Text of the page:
Ethical Tourism in Thailand Won’t Damper Your Travel Plans

When traveling abroad, it’s important to take note of local laws and customs. But it doesn’t stop there: ethical tourism in Thailand takes planning. From choosing the right beaches to only supporting ethical treatment of animals, there’s plenty you can do to preserve the environment. Sustainable tourism takes a village. All you have to do is read on and you’ll be ahead of the curve.

“Take nothing but photos, leave nothing behind.”

Ethical Elephant Sanctuaries in Thailand

Elephants are almost synonymous with Thailand, but they’ve had a controversial history. It’s a delicate situation now that we’re past the centuries of using them for physical labor. While it started as an ancient practice, seemingly essential to life in Southeast Asia, the relationship between man and elephant is overly complex. Elephants were trained for transportation, moving heavy loads and clearing dense forests, despite the permanent damage to their spines. Thailand eventually banned logging in protected areas and using elephants for logging in 1989. Good intentions at heart all around with this decision, but the end result was a large number of ‘unemployed’ elephants.

What could elephants be used for rather than the exhausting and damaging physical labor? Tourism. Elephant tours often involve circus-esque performances as well as carrying around tourists on their backs. You may not have known this, but this causes a huge strain on their spine, leading to permanent damage. Those photos riding elephants may impress friends back home but there’s no denying you’ve partaken in a wicked industry.

Elephants are never domesticated, keeping their wild instincts from birth. I won’t get into the nitty gritty details of the brutal process that elephants go through to become more submissive and docile, but I can paint a picture for you. The Thai word for the elephant ‘training’ process, phajaan, translates to “crushing their wild spirit.”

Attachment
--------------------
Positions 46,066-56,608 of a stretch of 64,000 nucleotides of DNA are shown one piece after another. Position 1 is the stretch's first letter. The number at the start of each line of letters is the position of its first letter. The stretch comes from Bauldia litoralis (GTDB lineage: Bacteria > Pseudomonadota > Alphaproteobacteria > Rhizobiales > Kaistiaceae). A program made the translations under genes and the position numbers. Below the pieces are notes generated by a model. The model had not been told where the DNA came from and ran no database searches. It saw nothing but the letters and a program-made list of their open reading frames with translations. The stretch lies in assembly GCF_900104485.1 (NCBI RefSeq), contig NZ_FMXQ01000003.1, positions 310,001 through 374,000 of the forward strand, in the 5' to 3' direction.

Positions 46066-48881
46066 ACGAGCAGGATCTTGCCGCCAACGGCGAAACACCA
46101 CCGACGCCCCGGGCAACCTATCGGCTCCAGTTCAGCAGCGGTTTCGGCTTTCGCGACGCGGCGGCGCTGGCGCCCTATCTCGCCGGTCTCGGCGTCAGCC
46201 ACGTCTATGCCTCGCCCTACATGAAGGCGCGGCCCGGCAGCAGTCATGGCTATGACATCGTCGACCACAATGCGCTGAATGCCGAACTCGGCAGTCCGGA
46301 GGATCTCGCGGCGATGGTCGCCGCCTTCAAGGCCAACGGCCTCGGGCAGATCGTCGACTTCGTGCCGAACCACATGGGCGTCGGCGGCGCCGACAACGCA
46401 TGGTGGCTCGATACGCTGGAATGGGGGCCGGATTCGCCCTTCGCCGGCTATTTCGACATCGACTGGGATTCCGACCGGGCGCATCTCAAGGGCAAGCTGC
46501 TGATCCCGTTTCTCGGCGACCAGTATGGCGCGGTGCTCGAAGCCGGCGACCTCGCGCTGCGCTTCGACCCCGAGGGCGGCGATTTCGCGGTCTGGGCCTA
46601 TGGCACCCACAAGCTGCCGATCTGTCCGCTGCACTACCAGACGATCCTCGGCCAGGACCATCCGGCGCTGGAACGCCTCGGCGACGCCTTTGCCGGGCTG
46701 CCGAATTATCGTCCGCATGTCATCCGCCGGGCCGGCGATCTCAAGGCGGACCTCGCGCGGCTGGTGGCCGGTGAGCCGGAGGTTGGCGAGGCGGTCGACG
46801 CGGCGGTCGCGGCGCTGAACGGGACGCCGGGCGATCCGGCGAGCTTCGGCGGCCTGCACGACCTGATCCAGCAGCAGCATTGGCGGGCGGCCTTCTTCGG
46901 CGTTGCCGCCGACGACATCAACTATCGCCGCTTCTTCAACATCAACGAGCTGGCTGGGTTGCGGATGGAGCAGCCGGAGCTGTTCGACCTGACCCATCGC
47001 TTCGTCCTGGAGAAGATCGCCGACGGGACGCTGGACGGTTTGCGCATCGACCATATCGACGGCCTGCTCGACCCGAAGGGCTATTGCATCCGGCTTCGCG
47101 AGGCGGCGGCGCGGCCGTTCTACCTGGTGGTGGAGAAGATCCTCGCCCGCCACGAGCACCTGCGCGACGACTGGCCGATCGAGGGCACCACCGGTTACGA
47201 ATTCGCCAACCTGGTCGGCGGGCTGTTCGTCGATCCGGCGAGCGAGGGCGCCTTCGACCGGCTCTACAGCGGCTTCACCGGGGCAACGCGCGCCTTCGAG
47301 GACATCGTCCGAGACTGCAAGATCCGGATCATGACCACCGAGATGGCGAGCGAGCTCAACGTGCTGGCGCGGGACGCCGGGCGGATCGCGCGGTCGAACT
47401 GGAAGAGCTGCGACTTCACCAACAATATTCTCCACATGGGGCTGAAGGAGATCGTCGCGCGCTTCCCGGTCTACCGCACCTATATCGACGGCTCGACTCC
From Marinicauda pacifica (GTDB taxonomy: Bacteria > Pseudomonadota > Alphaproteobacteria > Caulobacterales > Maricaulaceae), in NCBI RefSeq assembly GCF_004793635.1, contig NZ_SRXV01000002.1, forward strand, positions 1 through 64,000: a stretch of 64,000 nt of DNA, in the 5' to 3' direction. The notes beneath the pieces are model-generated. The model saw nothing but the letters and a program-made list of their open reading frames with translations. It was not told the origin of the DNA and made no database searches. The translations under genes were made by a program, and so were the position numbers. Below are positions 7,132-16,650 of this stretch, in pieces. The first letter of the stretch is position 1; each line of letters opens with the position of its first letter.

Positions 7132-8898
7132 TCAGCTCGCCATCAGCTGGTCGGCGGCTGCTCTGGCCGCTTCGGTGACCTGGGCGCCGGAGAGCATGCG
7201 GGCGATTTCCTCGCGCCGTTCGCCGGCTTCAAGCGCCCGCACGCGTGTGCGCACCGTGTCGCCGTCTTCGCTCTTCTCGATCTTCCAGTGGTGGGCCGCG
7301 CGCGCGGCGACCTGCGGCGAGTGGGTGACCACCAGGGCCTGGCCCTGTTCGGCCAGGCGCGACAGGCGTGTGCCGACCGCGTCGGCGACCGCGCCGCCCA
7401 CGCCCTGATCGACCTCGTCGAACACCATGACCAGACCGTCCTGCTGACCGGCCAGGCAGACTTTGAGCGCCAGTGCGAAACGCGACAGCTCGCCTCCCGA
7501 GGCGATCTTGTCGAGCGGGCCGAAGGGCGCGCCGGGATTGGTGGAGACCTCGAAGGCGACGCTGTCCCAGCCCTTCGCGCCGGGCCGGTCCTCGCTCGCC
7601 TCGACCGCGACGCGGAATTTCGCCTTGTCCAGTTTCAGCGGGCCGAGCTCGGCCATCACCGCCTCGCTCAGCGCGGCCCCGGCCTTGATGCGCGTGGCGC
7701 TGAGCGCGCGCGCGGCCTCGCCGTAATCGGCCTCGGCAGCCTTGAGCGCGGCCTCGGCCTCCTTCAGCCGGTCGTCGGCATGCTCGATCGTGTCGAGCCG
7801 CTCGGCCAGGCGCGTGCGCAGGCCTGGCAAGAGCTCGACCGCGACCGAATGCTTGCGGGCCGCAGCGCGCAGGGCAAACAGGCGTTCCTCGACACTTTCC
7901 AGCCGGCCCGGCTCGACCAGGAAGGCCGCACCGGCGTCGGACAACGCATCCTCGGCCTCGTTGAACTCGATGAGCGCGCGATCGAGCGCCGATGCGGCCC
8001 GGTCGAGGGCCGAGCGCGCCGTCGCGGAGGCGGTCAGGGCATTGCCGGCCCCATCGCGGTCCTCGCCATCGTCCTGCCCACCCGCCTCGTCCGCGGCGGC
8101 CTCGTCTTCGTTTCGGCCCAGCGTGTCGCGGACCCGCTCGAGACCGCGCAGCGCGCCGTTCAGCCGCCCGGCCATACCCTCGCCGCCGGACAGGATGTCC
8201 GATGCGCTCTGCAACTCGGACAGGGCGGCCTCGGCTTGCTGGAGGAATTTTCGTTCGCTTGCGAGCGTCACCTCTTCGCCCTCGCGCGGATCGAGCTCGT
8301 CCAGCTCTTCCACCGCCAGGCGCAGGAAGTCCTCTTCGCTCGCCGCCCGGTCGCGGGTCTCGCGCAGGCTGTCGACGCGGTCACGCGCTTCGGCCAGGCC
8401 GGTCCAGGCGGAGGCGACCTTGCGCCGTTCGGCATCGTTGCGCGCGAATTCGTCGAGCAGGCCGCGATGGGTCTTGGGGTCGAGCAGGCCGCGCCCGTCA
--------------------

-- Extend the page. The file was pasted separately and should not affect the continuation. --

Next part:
This may sound desolate and hopeless for these majestic creatures, but that’s because I haven’t gotten to the uplifting part of the story. We’re at the turning point of the treatment of elephants in Thailand and you do your part while on your backpacking trip.

There are a handful of key animal rights organizations that are extremely vocal in their boycott of unethical elephant tours. On top of this, there are some truly amazing ethical elephant sanctuaries in Thailand that are rehabilitating the ‘unemployed’ elephants. They don’t discriminate either, all elephants are welcome: the old, the injured, the retired and liberated. It’s a full family reunion in these sanctuaries, bringing together man and elephant alike. Trainers and owners are offered jobs in the sanctuary and taught ethical treatment of elephants.

PS: We offer an Elephant Sanctuary Tour in Chiang Mai, ask our reception about it!

Elephant sanctuaries are an essential part of ethical tourism in Thailand.

Support the Locals in Thailand During Your Backpacking Trip

Thailand boasts its generally high levels of happiness, a stark contrast to the extreme poverty. Like any other country that undergoes rapid economic development, it has made life difficult for a large number of lower income households. Coupled along with a minimum wage lower than regional counterparts, it can be absurdly difficult (or impossible) to get ahead in life.

The simplest way you can support the locals in Thailand is to always tip.

$9.71 USD (305 Thai baht): That’s how much Thai people make for a whole day of work at minimum wage. Living costs in Thailand can be cheap, but this just isn’t enough to live well. The most off putting thing about the minimum wage here is that the vast majority of Thai people earn this much. When traveling, it’s easy to assume that staff of resorts and nicer hotels are paid better, but that’s not the case. No matter where you’re staying, your tips will go a long way.

Read more about tipping culture in Thailand in this quick guide we wrote!

ethical tourism in Thailand requires forward thinking
? Photo by Jason Leung on Unsplash